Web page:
The folks over at Tchibo are looking at this blogMay 9, 2007 at 7:42 am | Posted in Marketing, Viral, Web 2.0 | 9 Comments
Tags: Communication, Control, Kryptonite, Lithografie, Lithograph, Lithographie, online, Picasso, Product, Product communication, Superman, Tchibo, Viral marketing
More specifically at a recent post about their Picasso package on special offer. How do I know? The blog stats told me: I had a total of 14 visitors come in via http://forum.tchibo-intranet.de/topic.asp?whichpage=3&ARCHIVE=&TOPIC_ID=5696 – you won’t be able to access this site, because it’s on their intranet and not accessible from the outside. Which means that somebody from Tchibo found and posted a link to this site in their forums. So let’s see what is going to happen now:
a) NOTHING: If the folks at Tchibo are all cool and down with the web 2.0 , they won’t do anything but secretly laugh up their sleeve for having made it onto the blogosphere. I didn’t exactly praise them for selling off one of the 20th century’s most influential artists as a bargain, but it’s the attention that counts anyway (AND they got a direct link to their sales pages, even if the turnover might be minimal).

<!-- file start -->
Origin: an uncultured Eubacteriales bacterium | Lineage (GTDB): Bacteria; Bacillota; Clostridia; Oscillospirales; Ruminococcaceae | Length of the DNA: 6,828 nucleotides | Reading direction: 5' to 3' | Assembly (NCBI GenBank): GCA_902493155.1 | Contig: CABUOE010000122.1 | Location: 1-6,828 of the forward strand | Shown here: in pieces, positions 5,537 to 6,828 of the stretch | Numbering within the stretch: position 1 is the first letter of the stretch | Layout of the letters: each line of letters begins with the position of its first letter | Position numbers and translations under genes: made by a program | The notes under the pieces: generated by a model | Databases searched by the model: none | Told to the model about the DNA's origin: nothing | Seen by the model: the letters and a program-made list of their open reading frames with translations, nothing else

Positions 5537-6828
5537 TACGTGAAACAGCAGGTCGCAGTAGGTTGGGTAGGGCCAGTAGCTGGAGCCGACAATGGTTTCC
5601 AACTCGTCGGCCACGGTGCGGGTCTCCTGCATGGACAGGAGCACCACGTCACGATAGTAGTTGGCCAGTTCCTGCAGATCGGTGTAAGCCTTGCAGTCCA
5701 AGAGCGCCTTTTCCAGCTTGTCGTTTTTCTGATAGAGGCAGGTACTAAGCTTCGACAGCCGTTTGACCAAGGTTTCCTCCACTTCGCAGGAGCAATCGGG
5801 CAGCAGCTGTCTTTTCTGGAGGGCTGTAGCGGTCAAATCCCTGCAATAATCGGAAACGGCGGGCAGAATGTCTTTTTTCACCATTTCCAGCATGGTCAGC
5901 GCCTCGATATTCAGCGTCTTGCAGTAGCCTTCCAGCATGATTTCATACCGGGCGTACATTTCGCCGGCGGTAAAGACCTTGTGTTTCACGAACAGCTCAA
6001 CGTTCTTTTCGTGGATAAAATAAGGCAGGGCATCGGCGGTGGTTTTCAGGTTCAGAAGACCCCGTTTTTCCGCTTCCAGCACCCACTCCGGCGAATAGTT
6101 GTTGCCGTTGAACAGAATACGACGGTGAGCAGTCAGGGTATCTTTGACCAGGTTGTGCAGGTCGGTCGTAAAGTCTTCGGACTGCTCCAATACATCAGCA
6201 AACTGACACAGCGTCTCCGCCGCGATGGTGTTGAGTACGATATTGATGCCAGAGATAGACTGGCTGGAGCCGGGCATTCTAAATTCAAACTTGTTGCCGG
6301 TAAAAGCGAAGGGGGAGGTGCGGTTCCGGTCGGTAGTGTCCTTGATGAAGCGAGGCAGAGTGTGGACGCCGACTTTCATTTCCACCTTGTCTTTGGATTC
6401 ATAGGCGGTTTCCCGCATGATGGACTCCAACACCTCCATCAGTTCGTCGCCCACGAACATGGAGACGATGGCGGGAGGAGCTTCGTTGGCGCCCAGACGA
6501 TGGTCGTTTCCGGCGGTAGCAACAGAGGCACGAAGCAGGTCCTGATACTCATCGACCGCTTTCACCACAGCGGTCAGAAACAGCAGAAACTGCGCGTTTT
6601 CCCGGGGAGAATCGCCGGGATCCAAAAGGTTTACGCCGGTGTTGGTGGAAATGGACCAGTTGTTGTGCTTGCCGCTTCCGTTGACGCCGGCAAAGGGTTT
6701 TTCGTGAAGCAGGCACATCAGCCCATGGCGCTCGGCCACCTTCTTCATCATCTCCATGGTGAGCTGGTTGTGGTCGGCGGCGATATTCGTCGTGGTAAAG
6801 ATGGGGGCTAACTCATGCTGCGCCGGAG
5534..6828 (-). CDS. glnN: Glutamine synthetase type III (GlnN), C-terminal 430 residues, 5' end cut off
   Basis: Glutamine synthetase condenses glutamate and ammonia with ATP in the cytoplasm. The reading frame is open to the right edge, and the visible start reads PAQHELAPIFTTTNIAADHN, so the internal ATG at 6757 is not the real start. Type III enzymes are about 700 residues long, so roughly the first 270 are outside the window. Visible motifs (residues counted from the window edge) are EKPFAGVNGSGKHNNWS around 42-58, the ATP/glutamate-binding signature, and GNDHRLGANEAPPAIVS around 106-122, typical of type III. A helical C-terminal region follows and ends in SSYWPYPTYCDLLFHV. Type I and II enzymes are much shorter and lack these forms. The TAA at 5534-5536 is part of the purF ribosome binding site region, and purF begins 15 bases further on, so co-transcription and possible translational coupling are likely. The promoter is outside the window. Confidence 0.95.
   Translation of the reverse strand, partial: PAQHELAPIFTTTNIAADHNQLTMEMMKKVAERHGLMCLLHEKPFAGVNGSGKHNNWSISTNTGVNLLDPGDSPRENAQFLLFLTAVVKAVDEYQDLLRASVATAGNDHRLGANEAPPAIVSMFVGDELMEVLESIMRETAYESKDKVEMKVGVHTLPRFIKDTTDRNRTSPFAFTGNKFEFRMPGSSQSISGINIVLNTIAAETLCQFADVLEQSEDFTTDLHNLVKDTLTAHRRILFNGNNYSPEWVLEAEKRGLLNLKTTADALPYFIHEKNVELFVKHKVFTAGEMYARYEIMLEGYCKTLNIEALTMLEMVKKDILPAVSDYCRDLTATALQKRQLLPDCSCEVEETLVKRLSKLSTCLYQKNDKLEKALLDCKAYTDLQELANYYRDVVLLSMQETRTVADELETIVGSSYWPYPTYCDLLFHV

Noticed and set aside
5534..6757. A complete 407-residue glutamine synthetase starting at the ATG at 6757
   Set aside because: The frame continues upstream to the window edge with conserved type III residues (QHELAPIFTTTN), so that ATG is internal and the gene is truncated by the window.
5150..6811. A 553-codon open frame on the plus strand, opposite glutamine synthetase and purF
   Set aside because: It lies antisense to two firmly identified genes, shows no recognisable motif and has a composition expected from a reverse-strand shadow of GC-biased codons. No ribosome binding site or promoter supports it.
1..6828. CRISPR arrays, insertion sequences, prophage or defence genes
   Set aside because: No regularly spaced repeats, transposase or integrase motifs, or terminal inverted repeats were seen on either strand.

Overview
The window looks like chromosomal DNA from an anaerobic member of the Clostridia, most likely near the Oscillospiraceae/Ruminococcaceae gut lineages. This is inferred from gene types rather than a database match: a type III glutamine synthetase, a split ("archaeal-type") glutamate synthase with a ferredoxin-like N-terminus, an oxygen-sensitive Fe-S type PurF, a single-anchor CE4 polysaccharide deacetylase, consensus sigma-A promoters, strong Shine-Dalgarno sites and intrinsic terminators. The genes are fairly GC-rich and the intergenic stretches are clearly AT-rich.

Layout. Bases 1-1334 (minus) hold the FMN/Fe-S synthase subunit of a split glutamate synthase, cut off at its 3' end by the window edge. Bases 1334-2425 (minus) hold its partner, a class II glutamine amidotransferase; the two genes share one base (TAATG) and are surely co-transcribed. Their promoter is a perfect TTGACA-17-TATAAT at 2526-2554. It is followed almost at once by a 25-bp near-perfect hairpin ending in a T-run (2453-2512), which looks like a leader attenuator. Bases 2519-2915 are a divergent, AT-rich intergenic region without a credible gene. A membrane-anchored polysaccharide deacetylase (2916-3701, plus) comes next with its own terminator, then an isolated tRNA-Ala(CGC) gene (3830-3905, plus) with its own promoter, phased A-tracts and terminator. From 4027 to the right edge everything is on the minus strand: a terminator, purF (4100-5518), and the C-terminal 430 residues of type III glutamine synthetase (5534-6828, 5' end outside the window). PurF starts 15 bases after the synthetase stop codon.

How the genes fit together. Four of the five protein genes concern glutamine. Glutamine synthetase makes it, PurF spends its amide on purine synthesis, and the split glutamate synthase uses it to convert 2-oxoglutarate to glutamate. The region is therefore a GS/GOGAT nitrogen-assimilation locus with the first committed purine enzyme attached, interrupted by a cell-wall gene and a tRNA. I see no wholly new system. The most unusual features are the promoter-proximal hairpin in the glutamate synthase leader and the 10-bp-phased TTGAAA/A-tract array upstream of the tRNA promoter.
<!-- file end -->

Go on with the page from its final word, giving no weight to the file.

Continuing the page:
b) SOMETHING: If they’re just as anxious as that program director from the European Graduate School (who felt the need to admonish me for “not having done my homework” a while ago when I wrote what I thought about their program) they’ll come up with SOME attempt to control their product communication, even though that’s entirely futile. One can’t have viral marketing without the loss of control, and if that’s what they want, then they should probably switch to the Tupperware marketing concept. Buy only from a selected dealer at your own home.
P.S.: Tchibo is a German coffee chain, but their biggest source of revenue isn’t coffee, but the gifts and household articles which they sell in their shops and online. Once a week, they introduce a new range of themed products, with about four themes on sale at a time – a concept that works pretty well in the themed world of consumer capitalism. I admit that I bought a bag of green plastic crystals from them just a little while ago, because I thought the crystals looked like Superman’s Kryptonite (and who wouldn’t want to have a pocket full of Kryptonite):
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